For years I found the idea of writing anything with even a hint of autobiographical material to be anathema, evidence of a lack of imagination, perhaps. If done indelicately, the incorporation of the self into the critical appraisal of a work of art is worse than egregious—it can be distasteful.


However, he concludes:


By foregrounding the self in criticism, I’ve come to realize that one can honestly acknowledge the subjectivity that goes into any evaluation. A work of art, and how we perceive it, becomes inseparable from the emotion we bring to it. [4] 


The Island We Made holds a powerful mirror to my experience, so my reception of it is far from objective. Yes, the critical apparatus frames the encounter with the work; it would be impossible (and unethical) for it not to. Yet my identification with the film, coming as it did during a moment of profound, irreversible change in my life, is so charged that I am left with no alternative but to step through the looking glass.


Another caveat: whiteness has eased my journey. This isn’t about that.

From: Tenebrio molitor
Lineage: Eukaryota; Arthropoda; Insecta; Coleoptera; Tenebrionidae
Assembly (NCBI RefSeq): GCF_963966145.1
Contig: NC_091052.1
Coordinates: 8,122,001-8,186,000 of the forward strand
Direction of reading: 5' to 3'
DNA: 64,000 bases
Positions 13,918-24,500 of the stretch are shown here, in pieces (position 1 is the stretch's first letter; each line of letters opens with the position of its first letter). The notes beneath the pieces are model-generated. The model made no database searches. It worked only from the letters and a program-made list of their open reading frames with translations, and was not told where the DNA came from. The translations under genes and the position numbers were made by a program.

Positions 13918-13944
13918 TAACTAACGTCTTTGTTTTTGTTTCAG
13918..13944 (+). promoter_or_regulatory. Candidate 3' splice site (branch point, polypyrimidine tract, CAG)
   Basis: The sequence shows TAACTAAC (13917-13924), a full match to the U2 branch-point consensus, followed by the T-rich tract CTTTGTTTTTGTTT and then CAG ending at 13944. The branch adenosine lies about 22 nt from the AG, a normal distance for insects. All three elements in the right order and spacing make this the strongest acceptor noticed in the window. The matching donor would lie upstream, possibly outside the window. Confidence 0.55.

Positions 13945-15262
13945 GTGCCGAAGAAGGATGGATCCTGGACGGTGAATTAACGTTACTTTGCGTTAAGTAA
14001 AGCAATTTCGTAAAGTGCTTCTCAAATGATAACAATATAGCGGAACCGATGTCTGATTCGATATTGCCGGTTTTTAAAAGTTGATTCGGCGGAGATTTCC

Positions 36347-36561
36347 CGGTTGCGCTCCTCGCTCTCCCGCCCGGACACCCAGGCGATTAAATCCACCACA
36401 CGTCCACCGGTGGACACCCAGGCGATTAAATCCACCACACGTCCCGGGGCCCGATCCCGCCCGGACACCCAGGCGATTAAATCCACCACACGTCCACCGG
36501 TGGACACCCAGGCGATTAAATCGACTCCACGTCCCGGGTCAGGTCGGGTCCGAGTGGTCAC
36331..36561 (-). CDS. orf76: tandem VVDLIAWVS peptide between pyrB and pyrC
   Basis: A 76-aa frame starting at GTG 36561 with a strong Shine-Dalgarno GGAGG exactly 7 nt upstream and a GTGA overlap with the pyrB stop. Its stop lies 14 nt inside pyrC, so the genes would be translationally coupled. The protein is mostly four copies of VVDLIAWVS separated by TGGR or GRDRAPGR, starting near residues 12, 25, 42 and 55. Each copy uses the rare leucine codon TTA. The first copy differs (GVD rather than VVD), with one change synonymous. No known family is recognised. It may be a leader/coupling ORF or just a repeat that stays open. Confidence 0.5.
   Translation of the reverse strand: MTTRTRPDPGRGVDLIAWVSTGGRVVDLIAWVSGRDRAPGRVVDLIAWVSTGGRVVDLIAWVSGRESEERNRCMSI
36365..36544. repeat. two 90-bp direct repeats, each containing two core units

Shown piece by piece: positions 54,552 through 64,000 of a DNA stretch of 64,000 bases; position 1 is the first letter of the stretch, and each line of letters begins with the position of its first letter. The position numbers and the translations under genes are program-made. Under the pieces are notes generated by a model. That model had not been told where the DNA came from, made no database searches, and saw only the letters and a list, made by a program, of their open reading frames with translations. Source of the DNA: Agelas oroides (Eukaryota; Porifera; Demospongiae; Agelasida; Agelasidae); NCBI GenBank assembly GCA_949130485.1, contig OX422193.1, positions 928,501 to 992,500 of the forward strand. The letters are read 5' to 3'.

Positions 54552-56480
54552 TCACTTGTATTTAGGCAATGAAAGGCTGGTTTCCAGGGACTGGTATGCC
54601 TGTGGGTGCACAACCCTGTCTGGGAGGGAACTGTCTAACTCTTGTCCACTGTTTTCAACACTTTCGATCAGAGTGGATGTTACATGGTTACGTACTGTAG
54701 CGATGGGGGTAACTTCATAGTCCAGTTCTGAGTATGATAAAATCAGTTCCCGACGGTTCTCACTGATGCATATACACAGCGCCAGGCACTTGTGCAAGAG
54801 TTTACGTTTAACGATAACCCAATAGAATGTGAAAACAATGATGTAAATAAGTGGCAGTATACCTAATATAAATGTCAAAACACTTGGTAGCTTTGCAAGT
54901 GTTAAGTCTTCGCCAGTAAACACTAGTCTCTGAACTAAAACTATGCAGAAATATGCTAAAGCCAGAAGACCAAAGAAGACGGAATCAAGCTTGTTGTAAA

The last time my parents and I spoke about my being gay was 25 years ago, when I was 16 years old, and my father found porn on the computer. In 1996, the dial-up images couldn’t have been very high quality, and certainly wouldn’t have had motion—I’m not even sure how I found them—yet there was enough incriminating evidence on the hard drive for my parents to summon me down to their basement bedroom for a chat. 


I experience the moment in my memory like the still frames in the film’s opening: rainbow shag carpet underfoot (too rich an irony for me to comprehend in the moment); the computer on my left, just past my periphery (they would soon move it upstairs to the family room, presumably to hinder my erotic explorations, but at that moment it sat in blank judgment, the serpent whose apples had once filled my heart and my groin with such illicit pleasure silently witnessing our shared expulsion from the garden); Mom and Dad in metallic folding chairs facing me as I descend the stairs, a third chair set up across from them for me, the parolee.